Open through Sunday, December 5th from 10:30 pm to 6:30 am (must arrive by 2 am).
Email concerns, suggestions for impact mitigation and questions to Brad Perkins, RLC Warming Shelter Manager: firstname.lastname@example.org.
You can also call Brad directly at 808 782 5795.
Winter Clothing Drive Coordinator Alexis Ross Miller, a long-time Juneau resident, read an editorial written by Laura Rorem, a JAMHI Board Member, on Friday, October 22, in the Juneau Empire. The article was titled “Seeking justice for people experiencing homelessness” and Miller was inspired by her daughter Tanya, who passed away in 2018 at age 45 due to mental and physical health issues and decades of homelessness. Rorem in the final paragraph of her piece wrote, “Working for justice with and for homeless people is doing God’s will. May we overcome our discomfort and answer his call to action?” Miller said she was very moved by the words of a mother sharing honestly about her daughter’s struggles and felt called to action. She added, “there are two quotes I think of often because my parents instilled in me that caring and giving to others was part of The Golden Rule: No act of kindness no matter how small is wasted (Aesop) and Every charitable act is a stepping stone toward heaven (Henry Ward Beecher).”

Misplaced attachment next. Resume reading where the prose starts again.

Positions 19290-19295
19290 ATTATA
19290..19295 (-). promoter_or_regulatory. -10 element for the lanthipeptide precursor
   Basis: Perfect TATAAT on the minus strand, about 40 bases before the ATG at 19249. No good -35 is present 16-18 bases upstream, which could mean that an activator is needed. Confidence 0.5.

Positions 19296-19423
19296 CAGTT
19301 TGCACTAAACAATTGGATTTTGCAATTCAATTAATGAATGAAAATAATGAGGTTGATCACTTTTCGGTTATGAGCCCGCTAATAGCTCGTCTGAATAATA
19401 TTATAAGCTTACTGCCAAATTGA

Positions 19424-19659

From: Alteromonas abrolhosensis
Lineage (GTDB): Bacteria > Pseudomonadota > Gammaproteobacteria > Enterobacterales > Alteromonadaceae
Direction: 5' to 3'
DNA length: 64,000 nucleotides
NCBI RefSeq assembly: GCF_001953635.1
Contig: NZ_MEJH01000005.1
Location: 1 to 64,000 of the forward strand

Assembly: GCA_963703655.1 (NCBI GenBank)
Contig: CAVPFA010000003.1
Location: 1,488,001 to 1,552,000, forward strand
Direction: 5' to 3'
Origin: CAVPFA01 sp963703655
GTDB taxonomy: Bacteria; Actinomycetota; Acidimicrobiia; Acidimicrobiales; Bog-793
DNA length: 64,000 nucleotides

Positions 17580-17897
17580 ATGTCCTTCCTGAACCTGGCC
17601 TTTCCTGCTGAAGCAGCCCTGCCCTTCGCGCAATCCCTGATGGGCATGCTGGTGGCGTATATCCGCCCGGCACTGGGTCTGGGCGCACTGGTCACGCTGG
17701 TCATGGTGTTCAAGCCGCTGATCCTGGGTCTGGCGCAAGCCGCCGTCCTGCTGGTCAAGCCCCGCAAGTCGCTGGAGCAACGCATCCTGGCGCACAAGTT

RLC Warming Shelter Reporting
Resurrection Lutheran Church (RLC) has proposed allocating space within its facility located at 740 W 10th Street to operate the Cold Weather Emergency Shelter (CWES) – AKA, the Warming Shelter – for the City and Borough of Juneau (CBJ). RLC received a Conditional Use Permit Application on November 9th from the CBJ Planning Commission. Currently, RLC is negotiating the warming shelter contract with CBJ, with modifications made by the CBJ Planning Commission.